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Reaction Rates

Reaction Rate General Concept

Reaction rates are very different depending on the substances involved, concentrations, temperatures, solvents, and surface area. Because of this, several formulas are used to keep track of the different reaction rates.

The main factor when it comes to reaction rates, however, is concentration. The unit of measurement is moles per liter or molarity as shown above. During reactions, the change in concentration over time is equal in both the reactants being used and the products being made. Different order reactions will be discussed in the next section.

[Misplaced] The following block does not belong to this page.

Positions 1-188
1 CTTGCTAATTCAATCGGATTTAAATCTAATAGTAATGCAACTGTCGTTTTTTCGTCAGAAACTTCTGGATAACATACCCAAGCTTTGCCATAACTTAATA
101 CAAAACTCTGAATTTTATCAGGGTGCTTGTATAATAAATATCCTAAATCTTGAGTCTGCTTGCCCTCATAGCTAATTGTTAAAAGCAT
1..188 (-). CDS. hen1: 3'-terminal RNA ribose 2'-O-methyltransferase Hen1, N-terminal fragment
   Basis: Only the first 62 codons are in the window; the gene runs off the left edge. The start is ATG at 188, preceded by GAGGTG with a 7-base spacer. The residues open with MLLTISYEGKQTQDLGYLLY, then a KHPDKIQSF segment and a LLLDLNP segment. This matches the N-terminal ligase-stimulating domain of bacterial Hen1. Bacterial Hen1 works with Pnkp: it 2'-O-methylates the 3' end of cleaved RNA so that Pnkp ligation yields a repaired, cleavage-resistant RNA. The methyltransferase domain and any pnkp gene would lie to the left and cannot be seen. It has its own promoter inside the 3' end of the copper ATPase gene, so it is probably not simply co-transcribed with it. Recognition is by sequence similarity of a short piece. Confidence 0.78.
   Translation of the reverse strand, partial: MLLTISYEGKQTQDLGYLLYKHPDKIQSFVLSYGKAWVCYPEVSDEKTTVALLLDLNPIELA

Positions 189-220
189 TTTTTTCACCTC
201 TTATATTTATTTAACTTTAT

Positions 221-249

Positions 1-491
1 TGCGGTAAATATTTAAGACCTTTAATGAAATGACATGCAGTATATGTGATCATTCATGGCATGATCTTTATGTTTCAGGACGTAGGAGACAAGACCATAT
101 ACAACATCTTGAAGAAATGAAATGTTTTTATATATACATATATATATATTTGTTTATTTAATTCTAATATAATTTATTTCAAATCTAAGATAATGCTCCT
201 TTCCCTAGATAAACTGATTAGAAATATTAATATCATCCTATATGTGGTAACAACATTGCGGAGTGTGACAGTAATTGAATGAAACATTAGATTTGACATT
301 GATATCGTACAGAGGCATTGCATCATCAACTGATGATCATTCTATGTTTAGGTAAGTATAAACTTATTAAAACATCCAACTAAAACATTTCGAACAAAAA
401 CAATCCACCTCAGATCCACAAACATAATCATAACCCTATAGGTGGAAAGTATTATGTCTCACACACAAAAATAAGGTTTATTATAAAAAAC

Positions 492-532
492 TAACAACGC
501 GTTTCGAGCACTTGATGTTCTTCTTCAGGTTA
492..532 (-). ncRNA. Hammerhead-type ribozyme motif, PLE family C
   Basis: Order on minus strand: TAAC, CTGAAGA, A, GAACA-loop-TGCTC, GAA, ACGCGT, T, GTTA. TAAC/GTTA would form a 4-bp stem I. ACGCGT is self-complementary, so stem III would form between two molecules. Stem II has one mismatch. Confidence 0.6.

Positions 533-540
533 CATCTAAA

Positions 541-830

It's important to note that these reactions are not linear, they take on more of a curve and are affected by what order reaction they are. In fact, the higher the concentration, the quicker the rate changes.


General Example

In the above example, O2 is being combined with a photon, producing 2O (g).

  • Because O2 is being used up on the reactants side (decreasing), we make the coefficient for the rate negative.
  • On the products side, the rate coefficient is 1/2 because you take the inverse of the original coefficient which was 2 (from 2O (g)).